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Some We Love, Some We Hate, Some We Eat: Why It's So Hard to Think Straight About Animals Hardcover – September 7, 2010


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Product Details

  • Hardcover: 336 pages
  • Publisher: Harper; First Edition edition (September 7, 2010)
  • Language: English
  • ISBN-10: 0061730866
  • ISBN-13: 978-0061730863
  • Product Dimensions: 9.6 x 6.6 x 1.2 inches
  • Shipping Weight: 1.1 pounds (View shipping rates and policies)
  • Average Customer Review: 4.3 out of 5 stars  See all reviews (95 customer reviews)
  • Amazon Best Sellers Rank: #587,500 in Books (See Top 100 in Books)

Editorial Reviews

From Publishers Weekly

How rational are we in our relationship with animals? A puppy, after all, is "a family member in Kansas, a pariah in Kenya, and lunch in Korea". An animal behaviorist turned one of the world's foremost authorities on human-animal relations, Herzog shows us, in this readable study, how whimsical our attitudes can be. Why do we like some animals but not others? One answer seems to be that babylike features like big eyes bring out our parental and protective urges. (PETA has started a campaign against fishing called "Save the Sea Kittens)." Research has shown that the human brain is wired to think about animals and inanimate objects differently, and Herzog reveals how we can look at the exact same animal very differently given its context--most Americans regard cockfighting as cruel but think nothing of eating chicken, when in reality gamecocks are treated very well when they are not fighting, and most poultry headed for the table lead short, miserable lives and are killed quite painfully. An intelligent and amusing book that invites us to think deeply about how we define--and where we limit--our empathy for animals.
Copyright © Reed Business Information, a division of Reed Elsevier Inc. All rights reserved.

Review

“Wonderful. . . . An engagingly written book that only seems to be about animals. Herzog’s deepest questions are about men, women and children.” (Karen Sandstrom, Cleveland Plain Dealer)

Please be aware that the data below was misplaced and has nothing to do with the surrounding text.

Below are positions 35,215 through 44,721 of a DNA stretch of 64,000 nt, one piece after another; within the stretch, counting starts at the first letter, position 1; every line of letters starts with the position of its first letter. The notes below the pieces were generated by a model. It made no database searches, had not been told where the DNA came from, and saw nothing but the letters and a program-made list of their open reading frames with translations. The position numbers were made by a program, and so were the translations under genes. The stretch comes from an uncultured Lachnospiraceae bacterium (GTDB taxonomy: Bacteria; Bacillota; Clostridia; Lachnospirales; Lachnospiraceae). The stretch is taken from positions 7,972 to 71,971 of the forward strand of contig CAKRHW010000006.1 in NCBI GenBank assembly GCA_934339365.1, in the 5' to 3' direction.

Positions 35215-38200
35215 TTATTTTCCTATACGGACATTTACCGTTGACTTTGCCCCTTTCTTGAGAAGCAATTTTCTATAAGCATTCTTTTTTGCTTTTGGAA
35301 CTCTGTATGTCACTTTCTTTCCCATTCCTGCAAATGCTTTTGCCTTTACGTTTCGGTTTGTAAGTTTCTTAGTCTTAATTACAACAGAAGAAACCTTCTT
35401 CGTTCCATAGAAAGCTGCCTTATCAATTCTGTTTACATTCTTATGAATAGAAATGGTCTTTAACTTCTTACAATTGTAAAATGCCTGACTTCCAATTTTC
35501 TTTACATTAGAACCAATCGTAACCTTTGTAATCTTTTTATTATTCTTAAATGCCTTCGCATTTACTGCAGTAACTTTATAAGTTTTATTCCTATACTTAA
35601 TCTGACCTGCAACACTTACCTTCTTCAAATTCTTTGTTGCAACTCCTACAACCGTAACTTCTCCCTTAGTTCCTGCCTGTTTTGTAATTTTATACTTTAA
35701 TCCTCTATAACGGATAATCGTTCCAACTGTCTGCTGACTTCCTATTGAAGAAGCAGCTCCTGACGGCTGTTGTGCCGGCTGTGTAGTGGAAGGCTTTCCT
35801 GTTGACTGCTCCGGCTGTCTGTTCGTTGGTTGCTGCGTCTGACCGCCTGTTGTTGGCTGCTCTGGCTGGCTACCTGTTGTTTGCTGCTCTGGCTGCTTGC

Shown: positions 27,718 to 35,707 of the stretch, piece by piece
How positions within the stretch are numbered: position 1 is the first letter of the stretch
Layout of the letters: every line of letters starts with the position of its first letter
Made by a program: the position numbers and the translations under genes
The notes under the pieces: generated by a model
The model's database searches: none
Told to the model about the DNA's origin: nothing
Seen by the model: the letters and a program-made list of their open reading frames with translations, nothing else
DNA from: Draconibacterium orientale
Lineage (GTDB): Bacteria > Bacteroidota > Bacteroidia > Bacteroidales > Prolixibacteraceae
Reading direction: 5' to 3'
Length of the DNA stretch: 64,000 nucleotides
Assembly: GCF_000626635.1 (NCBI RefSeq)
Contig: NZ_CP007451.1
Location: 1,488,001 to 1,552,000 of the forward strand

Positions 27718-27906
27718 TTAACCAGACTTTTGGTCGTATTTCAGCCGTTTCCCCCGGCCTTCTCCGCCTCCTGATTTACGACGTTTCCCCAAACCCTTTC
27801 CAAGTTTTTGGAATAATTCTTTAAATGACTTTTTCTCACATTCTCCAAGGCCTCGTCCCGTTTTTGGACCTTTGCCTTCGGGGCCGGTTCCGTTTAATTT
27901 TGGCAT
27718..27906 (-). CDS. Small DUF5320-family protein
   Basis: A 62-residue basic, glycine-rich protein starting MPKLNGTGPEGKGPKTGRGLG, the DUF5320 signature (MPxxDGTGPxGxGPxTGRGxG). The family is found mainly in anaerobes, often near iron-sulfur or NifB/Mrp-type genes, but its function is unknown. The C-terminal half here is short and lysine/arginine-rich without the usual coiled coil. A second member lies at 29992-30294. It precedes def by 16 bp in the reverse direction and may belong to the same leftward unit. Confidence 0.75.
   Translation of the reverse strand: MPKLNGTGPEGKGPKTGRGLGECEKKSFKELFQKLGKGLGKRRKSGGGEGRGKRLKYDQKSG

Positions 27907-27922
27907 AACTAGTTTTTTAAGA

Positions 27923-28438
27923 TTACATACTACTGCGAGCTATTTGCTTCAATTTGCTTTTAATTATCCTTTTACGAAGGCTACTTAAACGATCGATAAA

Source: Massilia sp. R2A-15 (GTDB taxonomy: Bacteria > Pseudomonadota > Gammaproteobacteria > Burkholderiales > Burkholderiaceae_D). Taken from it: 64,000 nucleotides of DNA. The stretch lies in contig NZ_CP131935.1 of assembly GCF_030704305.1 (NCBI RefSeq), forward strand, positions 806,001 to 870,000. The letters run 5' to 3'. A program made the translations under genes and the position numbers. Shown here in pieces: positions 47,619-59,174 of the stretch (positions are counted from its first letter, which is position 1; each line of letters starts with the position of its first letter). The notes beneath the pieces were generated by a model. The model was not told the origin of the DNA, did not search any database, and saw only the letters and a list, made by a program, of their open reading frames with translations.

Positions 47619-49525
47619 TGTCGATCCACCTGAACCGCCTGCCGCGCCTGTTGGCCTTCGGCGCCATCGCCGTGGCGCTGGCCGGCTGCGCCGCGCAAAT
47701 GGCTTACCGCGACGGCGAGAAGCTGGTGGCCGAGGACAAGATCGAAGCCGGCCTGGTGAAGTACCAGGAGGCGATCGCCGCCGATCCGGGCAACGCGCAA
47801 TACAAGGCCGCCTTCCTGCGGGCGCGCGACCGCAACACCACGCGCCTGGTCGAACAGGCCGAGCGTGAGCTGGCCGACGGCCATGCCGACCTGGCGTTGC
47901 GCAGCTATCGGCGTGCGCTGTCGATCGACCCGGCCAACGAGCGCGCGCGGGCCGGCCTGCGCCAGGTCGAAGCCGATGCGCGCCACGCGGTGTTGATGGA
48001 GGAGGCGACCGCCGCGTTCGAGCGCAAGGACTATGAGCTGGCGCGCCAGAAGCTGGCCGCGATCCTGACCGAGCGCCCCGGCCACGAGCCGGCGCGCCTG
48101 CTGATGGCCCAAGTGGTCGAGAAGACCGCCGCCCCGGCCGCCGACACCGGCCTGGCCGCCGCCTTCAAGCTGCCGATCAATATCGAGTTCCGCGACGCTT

“A fun read. . . . What buoys this book is Herzog’s voice. He’s an assured, knowledgeable and friendly guide.” (Associated Press)

“A fascinating, thoughtful, and thoroughly enjoyable exploration of a major dimension of human experience.” (Steven Pinker, Harvard College Professor of Psychology, Harvard University, and author of How the Mind Works and The Stuff of Thought)

“Everybody who is interested in the ethics of our relationship between humans and animals should read this book.” (Temple Grandin, author of Animals Make Us Human)

“An instant classic….Written so accessibly and personally, while simultaneously satisfying the scholar in all of us.” (Arnold Arluke, Anthrozoös)

“Some We Love, Some We Hate, Some We Eat is both educational and enjoyable, a page-turner that I dare say puts Herzog in the same class as Malcolm Gladwell and Michael Lewis. Read this book. You’ll learn some, you’ll laugh some, you’ll love some.” (BookPage)

“Hal Herzog deftly blends anecdote with scientific research to show how almost any moral or ethical position regarding our relationship with animals can lead to absurd consequences. In an utterly appealing narrative, he reveals the quirky…ways we humans try to make sense of these absurdities.” (Irene M. Pepperberg, author of Alex & Me: How a Scientist and a Parrot Uncovered a Hidden World of Animal Intelligence and Formed a Deep Bond in the Process)

“One of a kind. I don’t know when I’ve read anything more comprehensive about our highly involved, highly contradictory relationships with animals, relationships which we mindlessly, placidly continue no matter how irrational they may be….This page-turning book is quite something—you won’t forget it any time soon.” (Elizabeth Marshall Thomas, author of The Hidden Life of Deer: Lessons from the Natural World)